- List fees on the receipt. The surcharge amount must be itemized as a line item on the receipt so that customers can review it.
- Do not place a surcharge on debit cards. This is against the law under the Durbin Amendment. The only form of payment you are allowed to place a surcharge on is credit cards. Even though many debit cards look and act like credit cards, they are different and are exempt from surcharges.
- Cap your surcharge at 4%. You cannot charge more than 4% of the transaction amount for any reason. The surcharge cannot exceed the amount charged to merchants by the credit card processor (which is usually around 2.5%).
Pros and Cons of Adding a Credit Card Surcharge
Adding a surcharge can be beneficial for retailers. It allows them to recoup the cost of processing card payments and incentivize customers to use alternative payment methods that are cheaper or free for merchants to process.
However, there are some potential drawbacks. Adding surcharges may result in unhappy customers who feel they’re being taken advantage of, and it could lead to fewer sales as customers opt for cheaper alternatives.
You can manipulate your payment gateway or POS to place an extra fee on cards like American Express, which is notoriously more expensive to accept, or even more well known card networks like Mastercard or Visa cards. These are called brand-level surcharges.
Product-level surcharges are extra fees applied depending on the type of product being purchased.
Additionally, some credit card processors do not allow surcharges on certain card brands or product. Check with your processor to see what’s possible.
There are both pros and cons to adding a surcharge to a transaction. The trade-off is whether or not the customer will still come back to you for your services.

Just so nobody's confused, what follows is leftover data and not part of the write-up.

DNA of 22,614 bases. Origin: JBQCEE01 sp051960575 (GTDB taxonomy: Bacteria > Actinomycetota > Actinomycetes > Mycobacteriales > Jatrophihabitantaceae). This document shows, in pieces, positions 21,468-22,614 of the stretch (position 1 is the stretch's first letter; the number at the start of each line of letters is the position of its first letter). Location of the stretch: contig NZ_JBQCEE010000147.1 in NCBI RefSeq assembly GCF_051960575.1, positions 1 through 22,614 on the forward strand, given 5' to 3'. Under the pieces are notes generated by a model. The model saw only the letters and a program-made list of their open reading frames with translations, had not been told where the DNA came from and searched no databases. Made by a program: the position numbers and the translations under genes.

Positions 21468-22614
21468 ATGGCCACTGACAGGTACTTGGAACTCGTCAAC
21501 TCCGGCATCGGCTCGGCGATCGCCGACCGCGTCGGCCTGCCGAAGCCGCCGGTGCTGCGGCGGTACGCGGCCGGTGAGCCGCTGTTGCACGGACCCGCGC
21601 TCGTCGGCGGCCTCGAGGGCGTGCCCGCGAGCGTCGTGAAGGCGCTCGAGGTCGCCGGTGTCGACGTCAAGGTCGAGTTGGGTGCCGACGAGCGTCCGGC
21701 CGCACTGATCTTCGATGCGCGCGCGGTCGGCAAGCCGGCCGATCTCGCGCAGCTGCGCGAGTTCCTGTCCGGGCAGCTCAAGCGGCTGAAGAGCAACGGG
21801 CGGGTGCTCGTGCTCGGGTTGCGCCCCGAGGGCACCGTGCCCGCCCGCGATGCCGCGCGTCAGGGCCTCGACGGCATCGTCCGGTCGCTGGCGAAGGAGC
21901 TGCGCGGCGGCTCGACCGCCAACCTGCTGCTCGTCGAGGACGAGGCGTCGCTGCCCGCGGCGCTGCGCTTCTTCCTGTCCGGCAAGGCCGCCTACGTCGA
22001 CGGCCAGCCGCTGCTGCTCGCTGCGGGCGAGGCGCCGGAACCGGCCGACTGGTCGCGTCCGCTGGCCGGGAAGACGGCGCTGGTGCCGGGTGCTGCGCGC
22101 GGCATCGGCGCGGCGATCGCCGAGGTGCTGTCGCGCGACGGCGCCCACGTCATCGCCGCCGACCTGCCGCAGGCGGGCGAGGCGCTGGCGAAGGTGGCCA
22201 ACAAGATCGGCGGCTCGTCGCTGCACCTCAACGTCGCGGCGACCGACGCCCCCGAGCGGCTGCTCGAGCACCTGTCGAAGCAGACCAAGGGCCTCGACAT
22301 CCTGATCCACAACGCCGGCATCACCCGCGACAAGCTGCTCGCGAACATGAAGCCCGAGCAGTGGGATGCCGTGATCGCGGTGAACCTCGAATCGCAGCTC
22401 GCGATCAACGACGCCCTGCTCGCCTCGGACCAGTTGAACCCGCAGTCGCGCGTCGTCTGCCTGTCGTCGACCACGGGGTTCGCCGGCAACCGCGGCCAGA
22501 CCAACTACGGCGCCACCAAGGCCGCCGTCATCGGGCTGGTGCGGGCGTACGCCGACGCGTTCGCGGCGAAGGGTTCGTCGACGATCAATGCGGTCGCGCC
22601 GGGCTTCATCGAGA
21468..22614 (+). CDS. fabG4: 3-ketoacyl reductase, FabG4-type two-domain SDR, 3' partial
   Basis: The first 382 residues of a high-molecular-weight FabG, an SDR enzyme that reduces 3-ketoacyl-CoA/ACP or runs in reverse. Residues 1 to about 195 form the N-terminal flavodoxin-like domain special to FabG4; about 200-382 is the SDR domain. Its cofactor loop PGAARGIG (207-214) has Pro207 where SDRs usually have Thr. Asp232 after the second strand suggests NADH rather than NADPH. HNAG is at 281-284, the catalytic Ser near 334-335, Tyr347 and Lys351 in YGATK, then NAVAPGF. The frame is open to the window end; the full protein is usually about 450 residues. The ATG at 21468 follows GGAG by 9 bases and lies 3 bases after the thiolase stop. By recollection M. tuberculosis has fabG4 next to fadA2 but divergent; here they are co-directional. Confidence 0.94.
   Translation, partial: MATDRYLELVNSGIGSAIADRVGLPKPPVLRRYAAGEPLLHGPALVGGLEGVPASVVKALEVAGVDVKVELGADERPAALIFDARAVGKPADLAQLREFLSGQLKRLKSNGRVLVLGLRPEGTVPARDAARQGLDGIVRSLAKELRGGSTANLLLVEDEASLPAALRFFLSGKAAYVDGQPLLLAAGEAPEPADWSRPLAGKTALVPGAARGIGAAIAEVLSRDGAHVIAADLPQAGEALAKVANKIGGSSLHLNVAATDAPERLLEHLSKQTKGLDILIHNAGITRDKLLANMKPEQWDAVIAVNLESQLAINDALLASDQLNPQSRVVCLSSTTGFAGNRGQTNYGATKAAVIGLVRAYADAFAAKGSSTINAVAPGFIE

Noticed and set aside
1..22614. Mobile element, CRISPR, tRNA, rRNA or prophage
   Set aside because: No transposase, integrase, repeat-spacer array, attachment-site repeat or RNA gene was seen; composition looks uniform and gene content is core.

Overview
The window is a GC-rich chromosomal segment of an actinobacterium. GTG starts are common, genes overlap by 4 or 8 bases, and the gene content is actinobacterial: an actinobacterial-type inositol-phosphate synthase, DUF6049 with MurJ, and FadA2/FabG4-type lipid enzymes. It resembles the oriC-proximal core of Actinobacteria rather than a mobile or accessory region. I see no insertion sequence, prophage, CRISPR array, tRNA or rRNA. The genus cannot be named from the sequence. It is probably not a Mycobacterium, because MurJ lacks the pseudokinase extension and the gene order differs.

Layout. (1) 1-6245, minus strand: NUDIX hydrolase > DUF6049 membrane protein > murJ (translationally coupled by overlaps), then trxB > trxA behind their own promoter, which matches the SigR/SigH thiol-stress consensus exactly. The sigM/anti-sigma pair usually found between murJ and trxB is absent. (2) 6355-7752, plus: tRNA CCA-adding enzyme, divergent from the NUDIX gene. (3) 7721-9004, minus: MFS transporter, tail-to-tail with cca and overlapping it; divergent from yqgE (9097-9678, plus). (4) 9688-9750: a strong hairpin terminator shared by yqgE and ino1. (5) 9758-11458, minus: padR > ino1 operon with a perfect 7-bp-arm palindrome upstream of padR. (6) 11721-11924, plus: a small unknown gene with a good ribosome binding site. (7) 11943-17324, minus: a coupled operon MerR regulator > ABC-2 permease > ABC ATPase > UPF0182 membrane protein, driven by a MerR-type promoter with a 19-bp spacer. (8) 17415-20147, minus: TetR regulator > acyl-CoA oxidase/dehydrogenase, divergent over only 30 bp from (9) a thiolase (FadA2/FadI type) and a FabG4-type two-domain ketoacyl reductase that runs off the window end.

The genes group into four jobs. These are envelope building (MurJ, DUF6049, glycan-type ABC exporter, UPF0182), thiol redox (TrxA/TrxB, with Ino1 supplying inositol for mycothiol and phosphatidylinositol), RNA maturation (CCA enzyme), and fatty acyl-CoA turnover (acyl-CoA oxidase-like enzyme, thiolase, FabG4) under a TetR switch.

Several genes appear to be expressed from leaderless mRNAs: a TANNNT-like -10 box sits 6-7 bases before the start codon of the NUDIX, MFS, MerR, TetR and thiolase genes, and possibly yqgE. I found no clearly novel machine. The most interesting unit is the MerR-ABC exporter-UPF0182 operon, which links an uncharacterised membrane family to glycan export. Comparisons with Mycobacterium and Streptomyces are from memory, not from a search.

Pros of Surcharges
- Allows retailers to recoup the cost of processing card payments
- Incentivizes customers to use alternative payment methods that are cheaper or free for merchants to process
- Can be beneficial for retailers
- Potential drawbacks should be weighed before deciding to implement a surcharge policy
Cons of Surcharges
- May result in unhappy customers who feel they’re being taken advantage of
- Could lead to fewer sales as customers opt for cheaper alternatives
- Some credit card processors do not allow surcharges on certain types of cards, or they may charge a fee for each transaction that has a surcharge applied
Ultimately, adding surcharges is an option available to merchants who gain back some of the credit card processing fees they are subject to. However, the potential drawbacks should be carefully weighed before deciding to implement a surcharge policy.
It depends on the type of business and your target customer. Weigh the pros and cons of adding a surcharge to determine if it’s right for your small business. If you decide to go forward, make sure you are following all applicable laws regarding credit card surcharges.
Additionally, be transparent with customers about any additional fees that may be incurred. Transparency is key in creating trust and loyalty among customers.
It’s important to remember that a credit card surcharge is not the same thing as a convenience fee. A convenience fee is charged for services not related to the processing of payments, such as expedited shipping or handling charges. Convenience fees are usually nonrefundable and can vary depending on the service provided.
If you’re drowning in processing fees and looking to alleviate some of that burden, get in touch with us. We will set you up with a new merchant account linked with a payment processor that supports your business type. With DirectPayNet, you’ll be able to process payments without worrying about exuberant fees.